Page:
15 Different Types of RV and Their Functions

Different Types of RV
Image credit: MotorBiscuit.com

Whether you’re planning on using your RV to travel the country, the world, or even just around your home state, there are many different types of RV to choose from.

Also a myriad options you can choose from to customize the perfect RV for your needs. 

To avoid spending time and money on an RV that will never be used or won’t meet your needs, take some time to look into each one of these different types of RV.

Also, what they have to offer so you can make the best choice for your individual situation.

1. Expandable Campers

Expandable campers are a unique and inventive solution for RV owners who want to upgrade to an all-season motorhome. This is among the different types of RV

that have come a long way in recent years with better technology, fuel efficiency, and safety features such as backup cameras. 

Because they fold up like an accordion, expandable campers can fit into the small spaces many people have reserved for their cars in their backyard or parking lot.

It’s best to find a spot that will allow you to slide your camper into the parking space. Space instead of backing it in since most small spaces are not equipped with run-off ramps at the entryway.

2. Truck Campers

If you want to get a taste of camping without commitment, go truck camping. This is where you just drive your car into the woods and park for the night. But you should know it’s more work than camping in a tent.

Additionally,  all those creature comforts come with an extra weight load that might not make sense if you constantly switch places.

That being said, if all-inclusive camping resorts are too pricey, truck camping can be a fun way to see the countryside.

3. Class A Motorhomes

An example of a Class A Motorhome is the American Coach Lines. It’s about 44 feet long and can sleep up to eight people with two bathrooms, a sitting area, and a kitchen.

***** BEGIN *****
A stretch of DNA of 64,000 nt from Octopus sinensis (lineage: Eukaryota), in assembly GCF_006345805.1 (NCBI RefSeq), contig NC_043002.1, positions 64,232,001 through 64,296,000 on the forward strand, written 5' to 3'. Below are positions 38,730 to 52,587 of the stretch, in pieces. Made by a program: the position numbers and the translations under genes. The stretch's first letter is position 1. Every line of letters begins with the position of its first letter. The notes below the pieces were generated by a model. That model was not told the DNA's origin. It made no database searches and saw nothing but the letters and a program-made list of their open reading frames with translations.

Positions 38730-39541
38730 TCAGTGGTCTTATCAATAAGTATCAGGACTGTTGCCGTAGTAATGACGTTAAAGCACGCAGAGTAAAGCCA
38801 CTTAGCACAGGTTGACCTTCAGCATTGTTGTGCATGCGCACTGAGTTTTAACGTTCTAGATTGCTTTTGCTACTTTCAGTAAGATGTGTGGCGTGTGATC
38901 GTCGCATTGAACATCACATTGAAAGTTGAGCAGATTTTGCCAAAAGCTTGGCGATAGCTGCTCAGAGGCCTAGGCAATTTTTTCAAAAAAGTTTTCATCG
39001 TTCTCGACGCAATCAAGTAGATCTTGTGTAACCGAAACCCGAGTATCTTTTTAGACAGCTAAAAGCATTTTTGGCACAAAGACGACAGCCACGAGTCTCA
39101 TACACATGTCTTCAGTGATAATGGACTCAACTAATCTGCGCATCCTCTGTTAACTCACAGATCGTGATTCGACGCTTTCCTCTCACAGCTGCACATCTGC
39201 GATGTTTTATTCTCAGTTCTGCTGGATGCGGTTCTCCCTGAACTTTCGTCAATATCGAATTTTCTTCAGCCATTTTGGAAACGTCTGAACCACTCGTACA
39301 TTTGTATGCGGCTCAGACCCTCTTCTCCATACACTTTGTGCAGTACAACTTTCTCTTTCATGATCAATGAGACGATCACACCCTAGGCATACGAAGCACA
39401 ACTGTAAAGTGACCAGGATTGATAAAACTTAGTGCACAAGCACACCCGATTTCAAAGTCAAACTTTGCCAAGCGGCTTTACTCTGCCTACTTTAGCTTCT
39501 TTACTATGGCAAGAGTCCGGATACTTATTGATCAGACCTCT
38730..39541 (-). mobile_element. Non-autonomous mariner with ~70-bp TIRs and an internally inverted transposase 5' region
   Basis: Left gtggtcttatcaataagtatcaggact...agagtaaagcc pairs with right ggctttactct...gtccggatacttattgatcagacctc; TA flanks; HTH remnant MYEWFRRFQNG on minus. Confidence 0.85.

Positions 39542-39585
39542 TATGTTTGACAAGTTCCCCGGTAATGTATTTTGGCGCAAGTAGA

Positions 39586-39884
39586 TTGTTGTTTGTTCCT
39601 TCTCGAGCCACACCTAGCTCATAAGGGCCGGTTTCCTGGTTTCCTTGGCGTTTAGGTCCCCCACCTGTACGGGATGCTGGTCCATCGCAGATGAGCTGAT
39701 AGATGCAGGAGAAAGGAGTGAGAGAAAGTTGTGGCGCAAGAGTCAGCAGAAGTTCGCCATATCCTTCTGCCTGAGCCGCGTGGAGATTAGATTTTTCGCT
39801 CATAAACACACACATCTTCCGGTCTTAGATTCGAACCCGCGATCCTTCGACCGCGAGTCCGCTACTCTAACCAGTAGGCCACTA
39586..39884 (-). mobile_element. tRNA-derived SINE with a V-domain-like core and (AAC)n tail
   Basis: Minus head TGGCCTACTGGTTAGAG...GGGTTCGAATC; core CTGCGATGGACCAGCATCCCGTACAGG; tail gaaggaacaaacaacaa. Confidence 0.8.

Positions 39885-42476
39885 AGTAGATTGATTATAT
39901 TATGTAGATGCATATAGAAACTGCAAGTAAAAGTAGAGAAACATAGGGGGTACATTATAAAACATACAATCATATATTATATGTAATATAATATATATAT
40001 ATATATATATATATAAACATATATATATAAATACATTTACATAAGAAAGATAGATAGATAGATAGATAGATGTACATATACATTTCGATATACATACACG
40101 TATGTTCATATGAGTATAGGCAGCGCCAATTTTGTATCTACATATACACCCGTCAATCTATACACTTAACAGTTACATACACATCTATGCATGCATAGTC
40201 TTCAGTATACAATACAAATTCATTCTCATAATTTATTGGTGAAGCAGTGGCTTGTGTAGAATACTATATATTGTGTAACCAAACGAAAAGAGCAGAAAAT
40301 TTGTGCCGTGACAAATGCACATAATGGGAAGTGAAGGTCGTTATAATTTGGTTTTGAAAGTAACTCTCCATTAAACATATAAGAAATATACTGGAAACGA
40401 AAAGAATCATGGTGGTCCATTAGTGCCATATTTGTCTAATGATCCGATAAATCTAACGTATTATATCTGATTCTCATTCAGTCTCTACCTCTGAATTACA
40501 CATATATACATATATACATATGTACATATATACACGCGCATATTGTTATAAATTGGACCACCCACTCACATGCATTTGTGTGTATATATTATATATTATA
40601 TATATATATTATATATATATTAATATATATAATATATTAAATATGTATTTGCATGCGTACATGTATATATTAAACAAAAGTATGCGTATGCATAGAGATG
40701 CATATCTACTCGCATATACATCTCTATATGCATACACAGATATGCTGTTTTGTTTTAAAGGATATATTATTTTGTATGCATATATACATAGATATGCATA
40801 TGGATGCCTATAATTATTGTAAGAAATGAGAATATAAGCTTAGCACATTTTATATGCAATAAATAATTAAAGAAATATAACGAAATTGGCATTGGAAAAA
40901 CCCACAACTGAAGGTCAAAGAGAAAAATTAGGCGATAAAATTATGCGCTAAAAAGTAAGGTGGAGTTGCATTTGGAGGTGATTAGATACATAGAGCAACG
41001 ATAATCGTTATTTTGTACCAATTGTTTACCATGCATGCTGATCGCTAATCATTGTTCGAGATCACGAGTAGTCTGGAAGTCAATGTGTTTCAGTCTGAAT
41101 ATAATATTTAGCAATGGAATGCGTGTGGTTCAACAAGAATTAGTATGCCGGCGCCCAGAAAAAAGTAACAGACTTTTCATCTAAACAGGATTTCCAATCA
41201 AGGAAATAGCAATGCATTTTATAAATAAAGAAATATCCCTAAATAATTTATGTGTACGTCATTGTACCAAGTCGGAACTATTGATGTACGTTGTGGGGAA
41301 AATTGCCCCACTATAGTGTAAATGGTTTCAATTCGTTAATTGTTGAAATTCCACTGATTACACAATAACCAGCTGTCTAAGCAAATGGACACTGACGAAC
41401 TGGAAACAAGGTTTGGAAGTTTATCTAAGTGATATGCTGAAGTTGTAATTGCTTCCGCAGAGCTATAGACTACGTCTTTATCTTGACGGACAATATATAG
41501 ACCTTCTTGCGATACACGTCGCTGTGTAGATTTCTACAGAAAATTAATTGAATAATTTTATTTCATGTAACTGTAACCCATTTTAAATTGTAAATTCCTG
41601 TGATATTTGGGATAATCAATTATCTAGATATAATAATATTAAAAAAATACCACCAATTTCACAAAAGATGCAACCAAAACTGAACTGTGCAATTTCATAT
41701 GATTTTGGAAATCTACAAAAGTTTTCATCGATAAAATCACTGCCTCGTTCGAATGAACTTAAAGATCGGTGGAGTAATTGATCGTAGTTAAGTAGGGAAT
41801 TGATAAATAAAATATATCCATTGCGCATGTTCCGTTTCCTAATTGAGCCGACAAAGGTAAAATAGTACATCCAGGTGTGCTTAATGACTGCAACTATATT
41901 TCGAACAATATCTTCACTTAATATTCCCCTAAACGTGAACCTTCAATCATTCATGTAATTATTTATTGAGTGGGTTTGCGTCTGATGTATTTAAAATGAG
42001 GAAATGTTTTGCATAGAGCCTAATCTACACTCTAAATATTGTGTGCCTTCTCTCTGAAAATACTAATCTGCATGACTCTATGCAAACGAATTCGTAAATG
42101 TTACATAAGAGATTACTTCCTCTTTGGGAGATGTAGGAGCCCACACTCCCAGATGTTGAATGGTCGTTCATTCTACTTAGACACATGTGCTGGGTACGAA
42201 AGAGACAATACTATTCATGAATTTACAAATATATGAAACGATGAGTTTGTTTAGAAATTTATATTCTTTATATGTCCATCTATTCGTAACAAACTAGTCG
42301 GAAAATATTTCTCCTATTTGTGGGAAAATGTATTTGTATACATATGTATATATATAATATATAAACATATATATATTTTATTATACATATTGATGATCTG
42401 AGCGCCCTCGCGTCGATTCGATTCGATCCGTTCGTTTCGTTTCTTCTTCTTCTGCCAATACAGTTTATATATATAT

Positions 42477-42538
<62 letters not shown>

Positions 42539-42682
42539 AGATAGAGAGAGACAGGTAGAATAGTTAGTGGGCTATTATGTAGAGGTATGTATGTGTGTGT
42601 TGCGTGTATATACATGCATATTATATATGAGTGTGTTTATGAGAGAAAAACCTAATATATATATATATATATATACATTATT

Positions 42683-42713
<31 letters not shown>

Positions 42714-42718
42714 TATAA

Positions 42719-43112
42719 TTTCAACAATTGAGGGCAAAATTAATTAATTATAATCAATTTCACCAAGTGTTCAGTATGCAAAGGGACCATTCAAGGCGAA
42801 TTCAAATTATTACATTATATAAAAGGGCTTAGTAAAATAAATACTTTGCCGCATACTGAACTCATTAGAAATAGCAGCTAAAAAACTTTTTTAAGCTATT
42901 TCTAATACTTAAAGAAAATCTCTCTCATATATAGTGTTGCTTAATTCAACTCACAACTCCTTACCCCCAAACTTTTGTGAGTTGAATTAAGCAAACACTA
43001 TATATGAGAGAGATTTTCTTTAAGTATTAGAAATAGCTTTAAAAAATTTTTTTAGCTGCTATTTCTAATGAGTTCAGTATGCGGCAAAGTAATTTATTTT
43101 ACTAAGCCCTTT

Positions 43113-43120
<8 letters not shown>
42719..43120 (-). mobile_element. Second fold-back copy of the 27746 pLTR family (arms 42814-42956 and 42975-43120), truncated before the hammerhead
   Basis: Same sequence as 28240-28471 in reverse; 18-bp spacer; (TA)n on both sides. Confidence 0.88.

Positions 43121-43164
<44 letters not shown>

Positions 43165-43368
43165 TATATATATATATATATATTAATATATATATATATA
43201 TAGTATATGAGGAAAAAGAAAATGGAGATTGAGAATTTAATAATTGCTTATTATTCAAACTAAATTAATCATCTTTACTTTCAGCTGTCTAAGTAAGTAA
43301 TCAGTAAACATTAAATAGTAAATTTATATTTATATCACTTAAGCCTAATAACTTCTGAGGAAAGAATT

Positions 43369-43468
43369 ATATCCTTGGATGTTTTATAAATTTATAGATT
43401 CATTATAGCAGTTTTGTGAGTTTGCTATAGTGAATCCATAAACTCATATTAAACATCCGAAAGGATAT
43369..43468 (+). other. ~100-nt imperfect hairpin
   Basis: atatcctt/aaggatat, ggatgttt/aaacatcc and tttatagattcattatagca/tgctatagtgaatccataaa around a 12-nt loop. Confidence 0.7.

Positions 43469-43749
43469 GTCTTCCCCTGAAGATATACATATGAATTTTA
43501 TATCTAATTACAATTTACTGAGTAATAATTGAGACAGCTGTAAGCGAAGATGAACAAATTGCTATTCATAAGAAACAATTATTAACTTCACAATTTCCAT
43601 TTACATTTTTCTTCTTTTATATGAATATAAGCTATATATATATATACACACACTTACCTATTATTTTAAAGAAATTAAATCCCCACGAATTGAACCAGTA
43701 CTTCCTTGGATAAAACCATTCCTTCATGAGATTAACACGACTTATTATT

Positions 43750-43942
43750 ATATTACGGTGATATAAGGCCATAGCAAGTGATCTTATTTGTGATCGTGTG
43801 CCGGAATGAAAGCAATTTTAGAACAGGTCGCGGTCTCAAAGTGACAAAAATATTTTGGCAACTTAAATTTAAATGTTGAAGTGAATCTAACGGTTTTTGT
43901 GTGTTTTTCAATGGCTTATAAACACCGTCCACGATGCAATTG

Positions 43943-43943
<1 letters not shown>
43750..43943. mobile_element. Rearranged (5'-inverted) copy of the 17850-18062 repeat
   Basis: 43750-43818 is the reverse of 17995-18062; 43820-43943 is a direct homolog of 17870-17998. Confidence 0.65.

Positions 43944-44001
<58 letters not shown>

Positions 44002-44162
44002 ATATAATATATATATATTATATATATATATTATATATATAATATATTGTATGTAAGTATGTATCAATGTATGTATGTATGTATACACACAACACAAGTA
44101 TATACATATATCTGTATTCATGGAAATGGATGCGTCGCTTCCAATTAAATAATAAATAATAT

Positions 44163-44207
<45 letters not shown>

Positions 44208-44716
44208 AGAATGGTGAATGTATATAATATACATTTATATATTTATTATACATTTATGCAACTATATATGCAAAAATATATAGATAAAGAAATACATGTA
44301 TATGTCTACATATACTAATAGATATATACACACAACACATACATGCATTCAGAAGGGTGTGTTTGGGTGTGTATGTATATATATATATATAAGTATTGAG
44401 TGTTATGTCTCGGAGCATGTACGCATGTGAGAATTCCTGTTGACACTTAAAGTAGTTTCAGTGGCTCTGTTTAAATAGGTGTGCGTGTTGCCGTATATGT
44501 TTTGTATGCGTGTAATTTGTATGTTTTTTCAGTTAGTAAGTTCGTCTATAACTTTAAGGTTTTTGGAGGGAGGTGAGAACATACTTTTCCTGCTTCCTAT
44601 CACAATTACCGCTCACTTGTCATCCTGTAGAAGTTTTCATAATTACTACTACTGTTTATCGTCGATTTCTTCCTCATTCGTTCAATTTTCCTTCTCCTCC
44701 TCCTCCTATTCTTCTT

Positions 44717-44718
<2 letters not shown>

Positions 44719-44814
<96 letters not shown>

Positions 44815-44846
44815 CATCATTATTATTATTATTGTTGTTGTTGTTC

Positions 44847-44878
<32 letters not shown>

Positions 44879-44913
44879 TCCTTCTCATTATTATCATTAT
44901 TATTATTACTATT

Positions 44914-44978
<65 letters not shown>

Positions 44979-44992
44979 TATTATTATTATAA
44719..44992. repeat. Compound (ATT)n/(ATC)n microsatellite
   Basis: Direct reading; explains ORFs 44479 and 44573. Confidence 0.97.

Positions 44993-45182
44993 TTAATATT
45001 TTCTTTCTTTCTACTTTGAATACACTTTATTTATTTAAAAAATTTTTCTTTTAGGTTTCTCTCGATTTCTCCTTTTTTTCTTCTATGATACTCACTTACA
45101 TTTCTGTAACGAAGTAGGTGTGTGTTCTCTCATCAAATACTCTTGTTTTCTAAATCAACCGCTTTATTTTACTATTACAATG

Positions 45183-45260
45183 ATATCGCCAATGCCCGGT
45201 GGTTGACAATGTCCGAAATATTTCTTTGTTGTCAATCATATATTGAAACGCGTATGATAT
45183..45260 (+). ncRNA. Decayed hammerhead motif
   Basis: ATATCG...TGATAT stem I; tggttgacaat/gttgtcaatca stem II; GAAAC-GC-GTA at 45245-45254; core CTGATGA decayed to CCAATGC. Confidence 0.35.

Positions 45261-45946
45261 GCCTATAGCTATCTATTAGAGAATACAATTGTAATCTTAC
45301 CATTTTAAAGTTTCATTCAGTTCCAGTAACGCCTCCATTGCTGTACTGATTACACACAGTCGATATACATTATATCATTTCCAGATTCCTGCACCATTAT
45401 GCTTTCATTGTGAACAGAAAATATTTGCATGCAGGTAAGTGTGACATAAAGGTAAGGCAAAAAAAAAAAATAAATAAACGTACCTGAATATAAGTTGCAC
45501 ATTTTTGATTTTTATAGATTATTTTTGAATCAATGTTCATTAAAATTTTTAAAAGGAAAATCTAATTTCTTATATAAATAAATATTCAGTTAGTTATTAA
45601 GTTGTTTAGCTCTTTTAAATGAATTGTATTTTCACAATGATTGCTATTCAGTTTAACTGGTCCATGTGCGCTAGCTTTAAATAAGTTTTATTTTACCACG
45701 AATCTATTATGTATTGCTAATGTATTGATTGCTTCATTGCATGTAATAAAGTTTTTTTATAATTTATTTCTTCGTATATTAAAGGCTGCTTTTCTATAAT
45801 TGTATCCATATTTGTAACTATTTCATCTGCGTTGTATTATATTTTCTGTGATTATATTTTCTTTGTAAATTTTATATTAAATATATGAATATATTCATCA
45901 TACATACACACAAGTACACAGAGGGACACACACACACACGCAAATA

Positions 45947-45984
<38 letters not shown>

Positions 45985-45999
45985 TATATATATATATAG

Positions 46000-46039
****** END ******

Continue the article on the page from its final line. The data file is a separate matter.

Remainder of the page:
Each American Coach is fully outfitted with all the necessities. This includes furniture and a refrigerator, freezer, oven range top stove, and microwave. 

This is among the different types of RV that are very expensive and require specialized driving training. It is because they weigh in at 22-30 thousand pounds.

The average price ranges from $250-500 thousand dollars. They are worth it as they come fully furnished with every convenience imaginable.

These units also make them perfect for families who need room to spread out or campers who want plenty of space for their belongings. 

However, there are drawbacks. Such as being limited on how many miles you can drive per day. This depends on how much fuel you have stored.

And if you’re looking to tow anything heavier than the car behind your motorhome, this type might not be the best choice. 

Since these classes, motorhomes have a max trailer weight capacity that’s only 10% higher than the weight of its own tow vehicle (if even that).

4. Class B Motorhomes

A Class B motorhome is the most common type and can generally be described as a minivan with an added living space.

These units offer storage in the back and a kitchenette in the front. This gives RVers a hybrid between truck camping and car camping. 

They are also typically less expensive than any other different types of RV (and far cheaper than larger models). For people on a budget, this may be the best choice.